Medical & Environment Update: New NASA Map Shows Where Air Pollution Kills

Two particular types of air pollution kill 2.1 million people every year. The two are ground-level ozone and the aerosol output from automobile tail pipes and smokestacks.

Ground-level ozone or O3 is a secondary pollutant that is produced by two primary pollutants when exposed to sunlight in stagnant air conditions. The two are nitrogen oxides (NOx) and volatile organic compounds (VOCs). These are byproducts of burning coal, gasoline, firewood and oil. VOCs are also produced from natural sources such as coniferous forests.

Aerosols are particles suspended in the atmosphere. When large we notice them because they form clouds or smoke. A particular type of aerosol has been designated the name PM2.5. These are ultrafine particles composed largely of carbon and less than 2.5 micrometers in diameter. A micrometer is a millionth of a meter. So we are talking very small.

The combination of these two is deadly for both young and old. The rise in asthma diagnoses is associated with their increasing presence in the air we breathe here in the 21st century.

To see where where airborne pollutants are increasingly doing the most damage, NASA’s Earth Observatory website has published a global map seen below. The map shows trending covering 150 years from the mid-19th century to the beginning of the 21st century.


NASA pollution_excess_deaths_lrg


Those areas depicted in blue have actually experienced improvements in air quality over 150 years. Those areas progressively going from yellow to brown have witnessed increased deaths from worsening air pollution. The researchers at the University of North Carolina who built the map used six different atmospheric models in developing the data. They recently published their results in Environmental Research Letters. Their sources include  data from epidemiological research on cardiopulmonary disease, ozone respiratory mortality, lung cancer and other respiratory illnesses. The highest concentration of air pollution related deaths correlate with automobile usage and the burning of coal for generating energy. East Asia (1,049,000 annual deaths) and India (397,000 annual deaths) have proven to be most susceptible.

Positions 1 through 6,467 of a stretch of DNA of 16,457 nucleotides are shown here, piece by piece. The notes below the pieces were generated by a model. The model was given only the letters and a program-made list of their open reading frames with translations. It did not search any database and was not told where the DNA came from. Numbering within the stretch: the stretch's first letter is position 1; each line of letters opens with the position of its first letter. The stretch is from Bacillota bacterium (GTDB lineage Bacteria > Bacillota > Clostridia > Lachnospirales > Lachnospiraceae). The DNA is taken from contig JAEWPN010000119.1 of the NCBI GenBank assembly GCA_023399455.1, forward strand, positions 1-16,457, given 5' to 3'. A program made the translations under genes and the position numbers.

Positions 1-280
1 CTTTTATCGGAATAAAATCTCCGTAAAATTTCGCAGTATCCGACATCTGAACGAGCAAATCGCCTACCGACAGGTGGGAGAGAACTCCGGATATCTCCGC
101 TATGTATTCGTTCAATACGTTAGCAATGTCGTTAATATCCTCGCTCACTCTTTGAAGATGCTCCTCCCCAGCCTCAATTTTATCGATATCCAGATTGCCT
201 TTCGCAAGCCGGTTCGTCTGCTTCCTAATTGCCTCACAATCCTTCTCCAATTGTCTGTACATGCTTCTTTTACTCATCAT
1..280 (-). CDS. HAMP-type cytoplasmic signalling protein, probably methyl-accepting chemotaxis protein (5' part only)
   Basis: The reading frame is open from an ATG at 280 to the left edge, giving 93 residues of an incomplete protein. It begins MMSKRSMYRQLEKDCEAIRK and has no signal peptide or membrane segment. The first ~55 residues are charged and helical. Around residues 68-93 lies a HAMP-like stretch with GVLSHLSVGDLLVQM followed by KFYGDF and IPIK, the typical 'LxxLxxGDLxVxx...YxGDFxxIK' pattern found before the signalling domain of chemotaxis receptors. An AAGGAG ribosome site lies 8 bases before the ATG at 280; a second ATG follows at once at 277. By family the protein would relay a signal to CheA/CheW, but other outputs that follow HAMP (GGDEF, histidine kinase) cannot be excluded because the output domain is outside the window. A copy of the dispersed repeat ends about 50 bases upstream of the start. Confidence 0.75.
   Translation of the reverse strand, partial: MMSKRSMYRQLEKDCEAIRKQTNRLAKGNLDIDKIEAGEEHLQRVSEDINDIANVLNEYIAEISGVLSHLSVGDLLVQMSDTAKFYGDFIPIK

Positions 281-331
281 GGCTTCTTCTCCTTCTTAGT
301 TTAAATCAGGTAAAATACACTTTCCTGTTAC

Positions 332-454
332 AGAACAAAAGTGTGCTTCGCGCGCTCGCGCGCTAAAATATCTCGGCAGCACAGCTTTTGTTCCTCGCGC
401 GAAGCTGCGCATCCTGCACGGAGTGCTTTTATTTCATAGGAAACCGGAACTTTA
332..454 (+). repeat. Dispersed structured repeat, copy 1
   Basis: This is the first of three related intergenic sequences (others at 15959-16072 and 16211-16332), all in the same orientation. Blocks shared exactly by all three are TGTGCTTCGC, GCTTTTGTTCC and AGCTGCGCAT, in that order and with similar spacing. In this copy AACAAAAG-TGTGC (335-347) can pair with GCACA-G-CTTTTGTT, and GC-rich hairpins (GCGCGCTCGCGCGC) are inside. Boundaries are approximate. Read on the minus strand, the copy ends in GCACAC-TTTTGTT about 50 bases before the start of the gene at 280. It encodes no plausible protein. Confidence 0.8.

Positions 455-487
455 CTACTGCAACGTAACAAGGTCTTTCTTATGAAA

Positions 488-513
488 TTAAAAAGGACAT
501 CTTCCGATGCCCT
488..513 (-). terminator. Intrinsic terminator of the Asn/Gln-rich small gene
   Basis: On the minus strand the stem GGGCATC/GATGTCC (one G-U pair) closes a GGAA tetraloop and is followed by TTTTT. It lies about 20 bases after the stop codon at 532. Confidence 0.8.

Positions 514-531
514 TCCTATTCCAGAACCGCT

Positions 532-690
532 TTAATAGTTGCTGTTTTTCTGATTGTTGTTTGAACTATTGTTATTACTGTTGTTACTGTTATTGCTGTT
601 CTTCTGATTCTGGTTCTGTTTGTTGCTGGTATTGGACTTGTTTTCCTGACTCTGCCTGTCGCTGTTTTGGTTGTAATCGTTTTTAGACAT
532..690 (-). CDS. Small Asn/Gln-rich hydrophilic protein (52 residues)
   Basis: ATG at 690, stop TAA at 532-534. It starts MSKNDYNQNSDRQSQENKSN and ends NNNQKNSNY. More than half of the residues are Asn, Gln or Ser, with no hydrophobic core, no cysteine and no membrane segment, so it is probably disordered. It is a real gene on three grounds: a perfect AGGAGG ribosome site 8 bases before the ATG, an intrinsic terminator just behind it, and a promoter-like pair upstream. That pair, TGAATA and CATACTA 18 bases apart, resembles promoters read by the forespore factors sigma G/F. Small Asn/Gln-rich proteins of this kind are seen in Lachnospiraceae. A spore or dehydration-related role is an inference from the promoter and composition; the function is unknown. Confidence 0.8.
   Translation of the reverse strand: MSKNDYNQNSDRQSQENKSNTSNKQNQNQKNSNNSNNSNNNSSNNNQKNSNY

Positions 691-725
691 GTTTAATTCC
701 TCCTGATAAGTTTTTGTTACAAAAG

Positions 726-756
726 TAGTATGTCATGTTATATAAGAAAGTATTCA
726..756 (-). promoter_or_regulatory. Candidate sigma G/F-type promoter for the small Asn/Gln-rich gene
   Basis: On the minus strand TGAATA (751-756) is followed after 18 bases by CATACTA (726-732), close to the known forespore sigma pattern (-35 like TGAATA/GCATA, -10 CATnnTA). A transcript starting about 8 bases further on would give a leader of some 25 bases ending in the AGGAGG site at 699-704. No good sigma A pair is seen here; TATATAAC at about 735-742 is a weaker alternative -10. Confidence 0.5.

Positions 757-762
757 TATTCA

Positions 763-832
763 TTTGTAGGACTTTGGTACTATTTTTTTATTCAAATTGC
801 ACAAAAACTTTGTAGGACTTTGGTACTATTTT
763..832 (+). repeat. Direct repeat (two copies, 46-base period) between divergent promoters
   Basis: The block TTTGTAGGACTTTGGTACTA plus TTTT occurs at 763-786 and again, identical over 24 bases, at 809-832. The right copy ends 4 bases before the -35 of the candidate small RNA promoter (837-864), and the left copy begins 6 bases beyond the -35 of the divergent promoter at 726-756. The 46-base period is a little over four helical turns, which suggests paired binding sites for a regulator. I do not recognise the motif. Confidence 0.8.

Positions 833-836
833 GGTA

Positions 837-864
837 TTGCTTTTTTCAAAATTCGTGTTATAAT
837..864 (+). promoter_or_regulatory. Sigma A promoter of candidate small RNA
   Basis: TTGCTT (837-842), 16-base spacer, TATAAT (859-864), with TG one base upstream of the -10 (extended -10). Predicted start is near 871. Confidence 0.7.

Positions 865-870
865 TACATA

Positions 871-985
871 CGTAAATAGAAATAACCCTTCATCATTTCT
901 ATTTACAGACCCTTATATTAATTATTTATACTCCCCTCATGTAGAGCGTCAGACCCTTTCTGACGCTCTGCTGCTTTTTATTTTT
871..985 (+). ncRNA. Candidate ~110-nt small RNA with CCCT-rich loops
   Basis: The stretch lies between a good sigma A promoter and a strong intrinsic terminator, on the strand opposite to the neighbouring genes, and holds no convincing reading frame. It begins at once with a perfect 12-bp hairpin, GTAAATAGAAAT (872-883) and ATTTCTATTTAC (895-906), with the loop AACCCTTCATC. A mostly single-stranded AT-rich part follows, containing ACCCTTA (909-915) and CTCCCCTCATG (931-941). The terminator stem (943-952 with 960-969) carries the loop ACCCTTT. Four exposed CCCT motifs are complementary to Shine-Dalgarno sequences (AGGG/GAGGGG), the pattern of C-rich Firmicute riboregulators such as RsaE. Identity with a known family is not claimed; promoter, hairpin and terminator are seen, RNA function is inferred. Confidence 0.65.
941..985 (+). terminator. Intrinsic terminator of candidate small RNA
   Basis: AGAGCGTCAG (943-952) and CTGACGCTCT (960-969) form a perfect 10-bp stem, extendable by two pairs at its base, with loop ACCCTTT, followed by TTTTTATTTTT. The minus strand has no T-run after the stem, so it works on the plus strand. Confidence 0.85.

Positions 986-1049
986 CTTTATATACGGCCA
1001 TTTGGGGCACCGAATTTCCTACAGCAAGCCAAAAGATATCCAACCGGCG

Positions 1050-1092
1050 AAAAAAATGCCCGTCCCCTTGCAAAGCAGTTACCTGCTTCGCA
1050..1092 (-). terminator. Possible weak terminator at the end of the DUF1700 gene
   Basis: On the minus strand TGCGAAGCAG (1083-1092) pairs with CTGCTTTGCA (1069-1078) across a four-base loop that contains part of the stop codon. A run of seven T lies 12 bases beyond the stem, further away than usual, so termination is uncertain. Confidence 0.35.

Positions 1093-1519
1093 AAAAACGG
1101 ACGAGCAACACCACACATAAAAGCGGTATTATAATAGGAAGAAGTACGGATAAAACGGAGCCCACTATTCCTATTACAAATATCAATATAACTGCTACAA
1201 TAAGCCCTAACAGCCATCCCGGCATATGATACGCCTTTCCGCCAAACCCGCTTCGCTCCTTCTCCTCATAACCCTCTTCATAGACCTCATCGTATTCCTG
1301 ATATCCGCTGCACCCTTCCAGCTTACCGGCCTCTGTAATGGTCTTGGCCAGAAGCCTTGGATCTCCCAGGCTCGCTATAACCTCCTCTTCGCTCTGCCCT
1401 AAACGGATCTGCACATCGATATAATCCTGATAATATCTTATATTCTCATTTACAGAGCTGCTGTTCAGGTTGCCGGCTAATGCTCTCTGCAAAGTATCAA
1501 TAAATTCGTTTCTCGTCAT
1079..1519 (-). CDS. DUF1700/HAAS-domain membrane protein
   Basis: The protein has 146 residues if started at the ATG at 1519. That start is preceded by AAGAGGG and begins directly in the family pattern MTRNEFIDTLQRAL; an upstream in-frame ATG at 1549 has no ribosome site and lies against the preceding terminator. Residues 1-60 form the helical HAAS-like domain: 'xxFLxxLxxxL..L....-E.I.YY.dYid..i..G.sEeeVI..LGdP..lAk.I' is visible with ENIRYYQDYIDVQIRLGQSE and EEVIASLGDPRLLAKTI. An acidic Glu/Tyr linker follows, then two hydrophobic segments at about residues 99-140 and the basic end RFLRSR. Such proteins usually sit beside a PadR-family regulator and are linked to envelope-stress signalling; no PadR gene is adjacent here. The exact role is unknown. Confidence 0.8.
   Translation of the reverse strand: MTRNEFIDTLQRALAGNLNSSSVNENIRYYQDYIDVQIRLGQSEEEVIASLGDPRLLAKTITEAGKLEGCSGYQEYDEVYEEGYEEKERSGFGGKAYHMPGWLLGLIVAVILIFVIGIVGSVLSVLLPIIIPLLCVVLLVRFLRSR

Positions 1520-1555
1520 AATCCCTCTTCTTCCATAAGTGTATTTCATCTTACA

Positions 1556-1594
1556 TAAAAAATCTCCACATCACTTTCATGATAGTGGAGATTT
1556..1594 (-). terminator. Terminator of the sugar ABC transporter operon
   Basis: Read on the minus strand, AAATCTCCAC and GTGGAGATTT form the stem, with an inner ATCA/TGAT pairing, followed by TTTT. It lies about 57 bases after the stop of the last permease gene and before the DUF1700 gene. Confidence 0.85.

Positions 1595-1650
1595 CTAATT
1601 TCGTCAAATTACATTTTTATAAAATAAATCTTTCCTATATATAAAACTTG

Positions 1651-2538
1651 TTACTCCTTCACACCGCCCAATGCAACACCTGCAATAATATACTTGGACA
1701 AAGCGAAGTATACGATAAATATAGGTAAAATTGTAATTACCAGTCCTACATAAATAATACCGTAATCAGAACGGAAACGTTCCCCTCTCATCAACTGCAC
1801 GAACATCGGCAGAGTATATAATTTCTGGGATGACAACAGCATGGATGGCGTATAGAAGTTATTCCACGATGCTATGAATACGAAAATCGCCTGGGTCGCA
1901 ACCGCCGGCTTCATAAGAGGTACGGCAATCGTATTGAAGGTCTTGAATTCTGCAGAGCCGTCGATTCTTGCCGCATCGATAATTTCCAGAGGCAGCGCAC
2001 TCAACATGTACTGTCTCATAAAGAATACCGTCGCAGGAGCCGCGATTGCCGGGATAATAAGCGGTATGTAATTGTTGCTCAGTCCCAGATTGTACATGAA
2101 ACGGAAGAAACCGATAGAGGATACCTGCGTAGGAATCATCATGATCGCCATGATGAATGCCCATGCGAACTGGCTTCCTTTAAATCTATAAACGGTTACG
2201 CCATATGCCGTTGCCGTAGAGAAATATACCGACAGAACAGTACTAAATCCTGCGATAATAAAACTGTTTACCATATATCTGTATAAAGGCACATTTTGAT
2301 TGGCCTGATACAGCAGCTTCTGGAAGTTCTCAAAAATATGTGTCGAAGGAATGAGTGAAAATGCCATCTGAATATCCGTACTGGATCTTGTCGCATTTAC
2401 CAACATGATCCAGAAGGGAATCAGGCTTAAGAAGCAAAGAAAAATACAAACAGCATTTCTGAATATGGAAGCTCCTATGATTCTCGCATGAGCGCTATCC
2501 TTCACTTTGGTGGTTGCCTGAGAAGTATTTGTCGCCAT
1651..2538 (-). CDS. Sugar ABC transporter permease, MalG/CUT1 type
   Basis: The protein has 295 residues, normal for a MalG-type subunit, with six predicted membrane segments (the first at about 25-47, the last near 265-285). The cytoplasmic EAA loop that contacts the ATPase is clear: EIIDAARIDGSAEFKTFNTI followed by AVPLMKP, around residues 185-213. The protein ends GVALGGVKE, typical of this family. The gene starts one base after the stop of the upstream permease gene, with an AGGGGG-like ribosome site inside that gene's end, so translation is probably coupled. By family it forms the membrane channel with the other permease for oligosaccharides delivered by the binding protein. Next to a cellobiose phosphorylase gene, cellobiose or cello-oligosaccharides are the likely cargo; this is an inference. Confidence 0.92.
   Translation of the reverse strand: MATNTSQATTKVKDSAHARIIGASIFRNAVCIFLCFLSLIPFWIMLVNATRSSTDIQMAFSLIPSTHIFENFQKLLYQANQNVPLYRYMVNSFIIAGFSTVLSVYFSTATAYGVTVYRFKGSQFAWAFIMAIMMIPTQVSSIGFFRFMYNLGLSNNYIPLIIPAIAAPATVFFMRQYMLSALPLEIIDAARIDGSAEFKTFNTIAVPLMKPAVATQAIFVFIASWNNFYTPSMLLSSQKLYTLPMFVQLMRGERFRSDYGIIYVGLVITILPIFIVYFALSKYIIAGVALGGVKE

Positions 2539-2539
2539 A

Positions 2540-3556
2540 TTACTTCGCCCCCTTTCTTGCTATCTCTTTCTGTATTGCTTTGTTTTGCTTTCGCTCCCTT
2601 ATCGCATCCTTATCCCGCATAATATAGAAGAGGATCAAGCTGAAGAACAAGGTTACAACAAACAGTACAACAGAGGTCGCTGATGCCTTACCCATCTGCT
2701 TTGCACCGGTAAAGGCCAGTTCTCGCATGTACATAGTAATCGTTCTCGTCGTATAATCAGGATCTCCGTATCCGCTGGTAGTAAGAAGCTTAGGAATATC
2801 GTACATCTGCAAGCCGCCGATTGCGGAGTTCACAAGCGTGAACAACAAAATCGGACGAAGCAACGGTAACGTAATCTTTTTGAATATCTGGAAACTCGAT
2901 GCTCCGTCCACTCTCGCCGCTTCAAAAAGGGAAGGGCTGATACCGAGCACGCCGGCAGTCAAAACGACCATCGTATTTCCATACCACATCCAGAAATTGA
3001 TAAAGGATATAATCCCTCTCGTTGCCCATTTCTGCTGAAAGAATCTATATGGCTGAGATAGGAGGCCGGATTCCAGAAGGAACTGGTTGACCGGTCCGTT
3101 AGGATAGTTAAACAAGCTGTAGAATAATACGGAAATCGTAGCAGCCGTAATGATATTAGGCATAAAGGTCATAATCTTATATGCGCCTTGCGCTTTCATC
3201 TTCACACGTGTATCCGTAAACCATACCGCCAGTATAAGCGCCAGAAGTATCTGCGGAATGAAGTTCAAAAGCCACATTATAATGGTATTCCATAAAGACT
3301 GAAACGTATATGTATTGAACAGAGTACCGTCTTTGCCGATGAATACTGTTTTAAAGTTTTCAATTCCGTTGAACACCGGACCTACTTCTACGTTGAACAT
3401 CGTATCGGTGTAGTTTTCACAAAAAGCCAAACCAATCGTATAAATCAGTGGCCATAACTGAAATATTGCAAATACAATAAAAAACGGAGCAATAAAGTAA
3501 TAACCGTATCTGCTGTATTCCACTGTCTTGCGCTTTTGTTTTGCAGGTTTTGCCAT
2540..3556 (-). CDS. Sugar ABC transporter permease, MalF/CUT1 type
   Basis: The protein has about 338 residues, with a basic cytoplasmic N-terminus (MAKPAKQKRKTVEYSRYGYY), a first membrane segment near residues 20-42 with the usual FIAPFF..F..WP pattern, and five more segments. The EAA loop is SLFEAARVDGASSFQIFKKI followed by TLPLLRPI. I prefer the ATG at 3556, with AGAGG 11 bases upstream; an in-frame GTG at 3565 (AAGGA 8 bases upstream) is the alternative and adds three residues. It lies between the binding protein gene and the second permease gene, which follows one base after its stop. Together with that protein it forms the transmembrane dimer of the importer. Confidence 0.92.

The cure, reducing greenhouse gas emissions. Based on the modeling for this map the researchers are projecting 3 million premature deaths each year by 2100. The researchers have even created a cost-benefit analysis associated with reduced mortality from greenhouse gas pollutants. Each one ton reduction in CO2 has been valued at between $50 and $380 U.S. From the perspective of human health it would more than justify CO2 reductions.

From the researchers comes the following quote: “Climate change is an important problem that needs strong action, and our study suggests serious benefits to reducing greenhouse gases in addition to helping slow down climate change….Many times, long-term global problems such as climate change are hard to act on, but here we show that reducing greenhouse gas emissions can have near-term, local benefits for health, as well, which might strengthen the arguments for action with governments and citizens.”


aerosol emissions

Len Rosen lives in Toronto, Ontario, Canada. He is a researcher and writer who has a fascination with science and technology. He is married with a daughter who works in radio, and a miniature red poodle who is his daily companion on walks of discovery. More...